WASHINGTON — The Thanksgiving travel season looks to be a record-breaker, and several transportation officials gathered Tuesday to explain how to make the process as painless as possible.
At a news conference at Reagan National Airport, Sharon Pinkerton, the senior vice president of Airlines for America, said that U.S. airlines are expecting 30.6 million people to fly between Nov. 16 and Nov. 27, up from 29 million in the corresponding time period last year.
Pinkerton said the Sunday after Thanksgiving was expected to be the heaviest travel day of the year, with Thanksgiving Day itself the lightest day of the season.
TSA Administrator David Pekoske said the most important factor in getting through security quickly is knowing what to bring on a plane. He added that you can go to the TSA website to find out what you can and can’t bring — “of course, you can bring more in your checked baggage,” he said — and that you can also post a question on Twitter to @askTSA, and get a response in about a half-hour.
Pekoske also advised passengers to give themselves extra time. “It reduces your anxiety; it reduces our anxiety. Give yourself some time to park the car, to get into the airport terminal and certainly to get through airport security. And hopefully you’ll have some time to relax before your flight.”
He added that travelers should look into signing up for one of the expedited services such as TSA Pre or Global entry, saying that although it’s too late to get enrolled for Thanksgiving, applicants should get an answer in time for the December holidays. And even though the Pre line can look pretty long, “generally it is not,” Pekoskie said — statistics show that you get through twice as fast as the regular lines.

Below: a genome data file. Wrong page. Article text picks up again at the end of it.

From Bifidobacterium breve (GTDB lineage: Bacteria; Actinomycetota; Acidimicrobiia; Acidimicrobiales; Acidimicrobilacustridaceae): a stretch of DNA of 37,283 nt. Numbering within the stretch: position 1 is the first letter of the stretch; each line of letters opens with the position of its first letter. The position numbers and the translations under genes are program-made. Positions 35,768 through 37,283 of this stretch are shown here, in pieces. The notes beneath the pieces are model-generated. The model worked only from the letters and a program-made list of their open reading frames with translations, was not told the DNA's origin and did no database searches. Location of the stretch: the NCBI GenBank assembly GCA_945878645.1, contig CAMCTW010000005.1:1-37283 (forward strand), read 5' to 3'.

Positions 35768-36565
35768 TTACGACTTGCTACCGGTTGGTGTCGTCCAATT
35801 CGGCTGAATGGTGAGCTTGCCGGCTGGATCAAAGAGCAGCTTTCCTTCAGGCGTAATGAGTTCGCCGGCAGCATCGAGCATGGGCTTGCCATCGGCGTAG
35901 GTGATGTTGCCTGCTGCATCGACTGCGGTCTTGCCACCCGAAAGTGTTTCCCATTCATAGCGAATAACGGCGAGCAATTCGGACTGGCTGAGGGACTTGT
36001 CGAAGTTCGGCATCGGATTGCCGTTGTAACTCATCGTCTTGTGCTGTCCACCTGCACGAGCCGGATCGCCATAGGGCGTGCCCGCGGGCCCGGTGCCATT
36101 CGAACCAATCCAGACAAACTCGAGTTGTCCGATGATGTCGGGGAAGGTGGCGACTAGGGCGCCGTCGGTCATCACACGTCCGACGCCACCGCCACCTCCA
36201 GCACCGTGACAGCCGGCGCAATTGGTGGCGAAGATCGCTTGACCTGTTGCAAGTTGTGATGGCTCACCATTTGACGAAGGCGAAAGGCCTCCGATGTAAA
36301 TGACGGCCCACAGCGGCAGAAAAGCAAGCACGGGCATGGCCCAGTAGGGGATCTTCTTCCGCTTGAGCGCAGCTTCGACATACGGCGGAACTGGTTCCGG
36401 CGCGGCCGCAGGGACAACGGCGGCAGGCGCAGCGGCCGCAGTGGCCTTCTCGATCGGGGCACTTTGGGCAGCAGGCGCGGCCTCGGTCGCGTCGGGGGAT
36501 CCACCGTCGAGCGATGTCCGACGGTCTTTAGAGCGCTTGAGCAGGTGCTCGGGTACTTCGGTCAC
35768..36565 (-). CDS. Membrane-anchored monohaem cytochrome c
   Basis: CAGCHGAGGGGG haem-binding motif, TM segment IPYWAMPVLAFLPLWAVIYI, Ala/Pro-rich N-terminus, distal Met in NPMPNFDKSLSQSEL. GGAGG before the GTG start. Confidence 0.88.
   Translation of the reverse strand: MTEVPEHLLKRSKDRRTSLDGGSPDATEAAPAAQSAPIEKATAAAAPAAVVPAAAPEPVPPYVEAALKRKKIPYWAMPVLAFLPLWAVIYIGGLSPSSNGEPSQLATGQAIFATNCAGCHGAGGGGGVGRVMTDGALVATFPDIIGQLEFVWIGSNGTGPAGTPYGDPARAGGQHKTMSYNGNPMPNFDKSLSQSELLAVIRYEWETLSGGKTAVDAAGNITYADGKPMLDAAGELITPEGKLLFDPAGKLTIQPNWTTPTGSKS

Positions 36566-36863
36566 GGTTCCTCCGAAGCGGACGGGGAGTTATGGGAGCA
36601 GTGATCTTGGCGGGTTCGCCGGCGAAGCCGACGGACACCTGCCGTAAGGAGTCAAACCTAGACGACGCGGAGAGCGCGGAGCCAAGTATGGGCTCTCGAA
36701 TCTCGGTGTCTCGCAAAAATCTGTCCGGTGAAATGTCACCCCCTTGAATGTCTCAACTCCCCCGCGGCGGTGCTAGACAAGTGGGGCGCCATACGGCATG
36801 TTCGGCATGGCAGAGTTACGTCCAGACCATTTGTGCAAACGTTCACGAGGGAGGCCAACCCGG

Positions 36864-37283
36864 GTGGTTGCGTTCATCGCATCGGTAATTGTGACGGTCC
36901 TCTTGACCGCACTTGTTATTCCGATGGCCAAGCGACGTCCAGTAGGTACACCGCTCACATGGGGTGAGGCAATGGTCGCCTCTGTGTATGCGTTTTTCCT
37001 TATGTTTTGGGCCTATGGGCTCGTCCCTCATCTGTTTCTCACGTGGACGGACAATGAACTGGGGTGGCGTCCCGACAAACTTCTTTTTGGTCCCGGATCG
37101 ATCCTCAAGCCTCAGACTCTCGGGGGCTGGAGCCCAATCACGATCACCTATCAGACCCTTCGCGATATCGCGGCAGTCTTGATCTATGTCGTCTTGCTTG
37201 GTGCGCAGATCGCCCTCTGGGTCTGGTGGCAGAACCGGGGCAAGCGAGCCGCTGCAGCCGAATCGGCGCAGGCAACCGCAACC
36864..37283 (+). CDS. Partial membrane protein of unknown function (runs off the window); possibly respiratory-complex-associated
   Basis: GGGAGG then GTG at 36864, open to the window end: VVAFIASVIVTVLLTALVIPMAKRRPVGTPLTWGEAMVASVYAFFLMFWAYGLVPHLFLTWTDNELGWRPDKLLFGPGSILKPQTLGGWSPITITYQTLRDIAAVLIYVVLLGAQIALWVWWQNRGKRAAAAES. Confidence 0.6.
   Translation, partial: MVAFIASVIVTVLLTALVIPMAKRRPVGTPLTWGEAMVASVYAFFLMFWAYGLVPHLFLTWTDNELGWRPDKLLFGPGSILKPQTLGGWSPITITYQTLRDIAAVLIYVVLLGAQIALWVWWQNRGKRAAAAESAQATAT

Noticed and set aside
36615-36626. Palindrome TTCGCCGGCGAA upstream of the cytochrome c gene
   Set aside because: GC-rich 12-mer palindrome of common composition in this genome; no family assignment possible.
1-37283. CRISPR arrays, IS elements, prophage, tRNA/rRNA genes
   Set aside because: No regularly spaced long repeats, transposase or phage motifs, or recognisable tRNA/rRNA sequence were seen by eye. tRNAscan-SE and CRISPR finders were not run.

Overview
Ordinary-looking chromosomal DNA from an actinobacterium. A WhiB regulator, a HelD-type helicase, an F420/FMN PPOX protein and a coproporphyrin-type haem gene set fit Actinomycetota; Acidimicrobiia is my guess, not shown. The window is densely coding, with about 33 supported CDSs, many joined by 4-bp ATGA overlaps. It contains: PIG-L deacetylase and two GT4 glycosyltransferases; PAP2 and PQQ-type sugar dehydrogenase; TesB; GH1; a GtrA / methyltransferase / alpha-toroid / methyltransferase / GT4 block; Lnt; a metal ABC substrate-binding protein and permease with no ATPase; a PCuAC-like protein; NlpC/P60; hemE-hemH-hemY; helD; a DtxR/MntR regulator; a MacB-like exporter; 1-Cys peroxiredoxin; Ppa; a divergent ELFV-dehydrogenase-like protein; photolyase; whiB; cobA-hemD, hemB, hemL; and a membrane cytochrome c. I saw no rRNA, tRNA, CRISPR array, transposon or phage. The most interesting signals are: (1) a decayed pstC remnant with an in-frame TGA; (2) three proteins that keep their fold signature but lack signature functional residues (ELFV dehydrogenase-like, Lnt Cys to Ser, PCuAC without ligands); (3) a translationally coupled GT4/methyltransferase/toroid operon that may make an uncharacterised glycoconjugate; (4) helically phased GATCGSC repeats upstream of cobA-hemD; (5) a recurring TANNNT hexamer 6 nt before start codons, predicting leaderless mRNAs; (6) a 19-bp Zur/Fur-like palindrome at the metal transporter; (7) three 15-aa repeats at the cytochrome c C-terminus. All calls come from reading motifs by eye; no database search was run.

If your travel plans will take you to Reagan National Airport, airport manager Paul Malandrino said, construction at the airport will continue through the holiday period to the first of the year. He did have some good news: Construction on the ticketing level is finished.
He warned that traffic would get very heavy at peak times, especially at curbside drop-off and pickup points, and suggested using Metro or parking in a garage, which is free for up to 60 minutes.
Malandrino added his own tip: If your flight lands after 8 p.m., get picked up on the upper (ticketing) level, where construction is finished and traffic will be lighter.
He added that Uber and Lyft pickup points have been moved to the outer curb: Taxis will have the two nearest lanes, while there are crosswalks to help passengers get to the outer lanes for Uber and Lyft. Malandrino also said Uber and Lyft have changed their apps to give passengers the option of getting picked up upstairs after 8 p.m.
TSA staff at the airport set up a display of some of the most common items that people try to bring on board, and advice on whether you can or can’t actually do it.
WTOP’s Kristi King contributed to this report.